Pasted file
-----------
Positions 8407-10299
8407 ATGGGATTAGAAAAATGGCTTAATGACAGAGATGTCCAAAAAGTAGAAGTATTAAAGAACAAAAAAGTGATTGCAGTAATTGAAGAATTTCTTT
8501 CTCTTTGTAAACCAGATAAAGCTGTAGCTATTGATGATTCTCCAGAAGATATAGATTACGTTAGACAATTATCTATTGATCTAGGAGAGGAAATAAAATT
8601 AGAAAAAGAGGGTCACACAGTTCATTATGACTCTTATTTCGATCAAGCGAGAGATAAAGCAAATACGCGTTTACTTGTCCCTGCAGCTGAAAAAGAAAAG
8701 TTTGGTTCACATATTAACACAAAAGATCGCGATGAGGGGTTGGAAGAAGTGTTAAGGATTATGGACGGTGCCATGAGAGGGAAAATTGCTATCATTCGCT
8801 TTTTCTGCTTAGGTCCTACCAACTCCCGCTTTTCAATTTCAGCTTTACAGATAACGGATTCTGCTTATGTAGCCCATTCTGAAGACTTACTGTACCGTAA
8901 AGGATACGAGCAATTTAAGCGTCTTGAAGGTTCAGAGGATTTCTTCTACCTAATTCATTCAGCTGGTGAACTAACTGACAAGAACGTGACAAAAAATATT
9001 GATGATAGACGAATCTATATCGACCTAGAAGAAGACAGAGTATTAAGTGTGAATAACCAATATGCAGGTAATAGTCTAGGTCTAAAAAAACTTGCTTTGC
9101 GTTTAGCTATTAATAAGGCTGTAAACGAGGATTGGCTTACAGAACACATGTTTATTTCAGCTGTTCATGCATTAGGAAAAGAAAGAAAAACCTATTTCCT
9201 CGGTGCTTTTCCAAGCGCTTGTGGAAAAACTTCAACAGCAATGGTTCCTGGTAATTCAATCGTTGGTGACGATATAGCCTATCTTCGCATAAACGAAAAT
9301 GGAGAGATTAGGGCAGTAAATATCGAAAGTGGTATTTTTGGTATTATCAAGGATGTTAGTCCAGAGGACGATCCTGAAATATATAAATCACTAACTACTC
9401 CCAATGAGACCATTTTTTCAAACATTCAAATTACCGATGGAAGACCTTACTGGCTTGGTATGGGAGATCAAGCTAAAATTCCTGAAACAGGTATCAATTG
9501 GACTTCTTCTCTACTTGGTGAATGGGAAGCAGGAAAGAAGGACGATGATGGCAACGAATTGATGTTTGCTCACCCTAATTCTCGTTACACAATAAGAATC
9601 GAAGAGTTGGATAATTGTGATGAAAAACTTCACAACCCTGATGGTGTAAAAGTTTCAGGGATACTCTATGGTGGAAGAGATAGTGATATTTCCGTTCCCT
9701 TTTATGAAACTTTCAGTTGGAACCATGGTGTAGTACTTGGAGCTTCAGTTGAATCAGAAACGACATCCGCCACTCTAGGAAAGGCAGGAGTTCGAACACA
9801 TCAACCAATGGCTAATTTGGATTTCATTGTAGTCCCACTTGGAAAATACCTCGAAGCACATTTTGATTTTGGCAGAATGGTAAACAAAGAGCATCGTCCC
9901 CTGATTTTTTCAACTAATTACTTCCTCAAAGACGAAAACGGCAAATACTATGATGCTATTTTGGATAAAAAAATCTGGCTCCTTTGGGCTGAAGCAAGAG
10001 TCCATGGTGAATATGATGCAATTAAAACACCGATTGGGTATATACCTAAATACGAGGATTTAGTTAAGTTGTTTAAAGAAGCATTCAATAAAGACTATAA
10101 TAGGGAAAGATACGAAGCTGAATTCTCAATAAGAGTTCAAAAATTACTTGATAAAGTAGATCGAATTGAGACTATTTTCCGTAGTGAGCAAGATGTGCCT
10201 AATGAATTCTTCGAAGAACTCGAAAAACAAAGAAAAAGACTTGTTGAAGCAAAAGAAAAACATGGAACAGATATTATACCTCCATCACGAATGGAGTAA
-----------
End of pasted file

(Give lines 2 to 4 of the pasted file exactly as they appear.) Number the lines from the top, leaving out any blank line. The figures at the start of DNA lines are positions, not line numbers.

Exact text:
8407 ATGGGATTAGAAAAATGGCTTAATGACAGAGATGTCCAAAAAGTAGAAGTATTAAAGAACAAAAAAGTGATTGCAGTAATTGAAGAATTTCTTT
8501 CTCTTTGTAAACCAGATAAAGCTGTAGCTATTGATGATTCTCCAGAAGATATAGATTACGTTAGACAATTATCTATTGATCTAGGAGAGGAAATAAAATT
8601 AGAAAAAGAGGGTCACACAGTTCATTATGACTCTTATTTCGATCAAGCGAGAGATAAAGCAAATACGCGTTTACTTGTCCCTGCAGCTGAAAAAGAAAAG